Create an informal space

Create virtual spaces or special occasions to promote casual interactions. Non-work Slack channels, virtual gatherings, team quizzes, and virtual happy hours can provide this space.

Include face-to-face communication

Misunderstandings from lack of visual cues are some of the biggest concerns surrounding ineffective communication. Even when employees work remotely full-time, in-person communication can establish a better connection and increase understanding. 

Add well-designed Zoom meetings and (when possible) in-person interactions to your schedule.  Consider requiring employees to be on-camera more than off-camera during working hours. Making interactions more organic and frequent helps teams get to know each other and collaborate.

Add value

Remote workers may be more protective of their time and time devoted to work. While it's essential to make an effort to communicate with remote employees, it's crucial to avoid wasting their time. 

Avoid creating a situation that makes employees feel like company correspondence adds to their workload. For instance, when planning remote meetings, send agendas and objectives ahead of time to ensure preparation. 

Organize live events so they will be fast-paced and add value rather than interrupt workflows and lengthen the workday.

Make personal connections

Now, more than ever, showing employees they are more than a number is essential. A recent Gartner survey revealed that 82% of employees want their company to see them as people instead of just employees. Conducting non-business interactions is critical. 

Participate in one-on-one interactions with each of your remote employees. A simple Zoom check-in or even an email can be an effective way to show employees you care. These conversations can also help you become aware of issues and resolve problems before they become a significant concern. 

All human relationships depend on effective communication to share information and ideas. However, this is even more true when success depends on the ability of multiple individuals to align objectives to achieve common goals.


In the realm of personal and professional success, one central pillar stands out: effective communication. Its profound impact extends to shaping relationships and determining outcomes. 

Clarity and brevity in communication offer employees and teams many benefits, from enhanced creativity and trust to reduced misunderstandings. 

Mastering the art of communication entails understanding its fundamental principles, adapting to diverse audiences, and employing advanced techniques like active listening and emotional intelligence.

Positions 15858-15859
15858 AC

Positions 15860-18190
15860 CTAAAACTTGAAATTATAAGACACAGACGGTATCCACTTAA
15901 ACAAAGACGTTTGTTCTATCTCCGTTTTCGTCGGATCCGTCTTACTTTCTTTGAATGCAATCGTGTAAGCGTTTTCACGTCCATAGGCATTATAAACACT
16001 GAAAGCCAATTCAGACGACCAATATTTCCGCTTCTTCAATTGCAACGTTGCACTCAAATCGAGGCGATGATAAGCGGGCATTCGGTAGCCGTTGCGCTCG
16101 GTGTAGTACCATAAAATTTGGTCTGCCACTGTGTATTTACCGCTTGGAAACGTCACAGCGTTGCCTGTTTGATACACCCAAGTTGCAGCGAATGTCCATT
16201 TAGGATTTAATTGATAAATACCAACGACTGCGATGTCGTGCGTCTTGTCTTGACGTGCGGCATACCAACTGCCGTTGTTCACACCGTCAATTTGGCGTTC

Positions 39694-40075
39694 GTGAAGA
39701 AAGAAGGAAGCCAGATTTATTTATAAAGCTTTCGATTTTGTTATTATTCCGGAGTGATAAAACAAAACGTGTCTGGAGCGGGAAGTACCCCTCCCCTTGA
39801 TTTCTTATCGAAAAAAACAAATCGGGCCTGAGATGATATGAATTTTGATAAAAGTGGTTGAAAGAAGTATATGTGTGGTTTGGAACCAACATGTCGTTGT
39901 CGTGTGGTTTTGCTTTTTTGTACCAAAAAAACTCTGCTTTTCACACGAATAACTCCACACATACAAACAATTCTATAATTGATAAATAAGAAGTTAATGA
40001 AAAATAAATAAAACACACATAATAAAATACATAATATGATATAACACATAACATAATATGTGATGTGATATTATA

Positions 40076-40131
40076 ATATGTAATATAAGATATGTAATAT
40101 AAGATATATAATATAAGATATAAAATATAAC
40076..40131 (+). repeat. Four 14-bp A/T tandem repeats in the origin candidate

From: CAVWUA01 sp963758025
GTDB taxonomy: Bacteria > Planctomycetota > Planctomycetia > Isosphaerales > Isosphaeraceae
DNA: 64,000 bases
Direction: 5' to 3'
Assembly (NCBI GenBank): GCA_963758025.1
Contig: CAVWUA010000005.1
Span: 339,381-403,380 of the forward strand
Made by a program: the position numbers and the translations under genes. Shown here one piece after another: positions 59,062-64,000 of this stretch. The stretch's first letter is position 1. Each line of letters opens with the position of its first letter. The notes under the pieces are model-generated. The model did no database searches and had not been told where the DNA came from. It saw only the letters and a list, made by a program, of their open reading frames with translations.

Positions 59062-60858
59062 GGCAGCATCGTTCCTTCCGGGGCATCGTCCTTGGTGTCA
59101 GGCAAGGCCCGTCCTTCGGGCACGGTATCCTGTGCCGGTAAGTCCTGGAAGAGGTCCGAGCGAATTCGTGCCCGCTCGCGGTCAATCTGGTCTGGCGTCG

The 7 C's of communication offer an excellent guide, reminding us to be Clear, Concise, Correct, Concrete, Coherent, Complete, and Courteous.

In the era of remote work, maintaining communication excellence demands clear expectations, two-way engagement, informal interaction spaces, face-to-face connections whenever possible, and efficient, value-added communication. 

Effective communication is a driving force behind increased engagement, effective teamwork, and business excellence.


How does effective communication save time?

Effective communication saves time by reducing the likelihood of misunderstandings, errors, and the need for repeated explanations or corrections. 

When information is clear and concise, recipients can grasp it swiftly and accurately, minimizing the back-and-forth exchanges and clarifications often required in less effective communication scenarios. 

Additionally, efficient communication streamlines decision-making processes, as relevant information is readily available and easily understandable, enabling quicker resolutions to problems and facilitating more efficient workflow. 

This time-saving aspect of effective communication translates to increased productivity, smoother collaborations, and the ability to allocate time and resources to other critical tasks and priorities.

What are the common types of workplace communication?

Workplace communication encompasses various types, including leadership communication (instructions, policy memos, reviews, praise), informal interactions (emails, chats, guidance), vertical communication (notes, emails, reports), updates (texts, digital channels), demonstrations (presentations), meetings (swift information exchange), and customer communications (transparent and concise).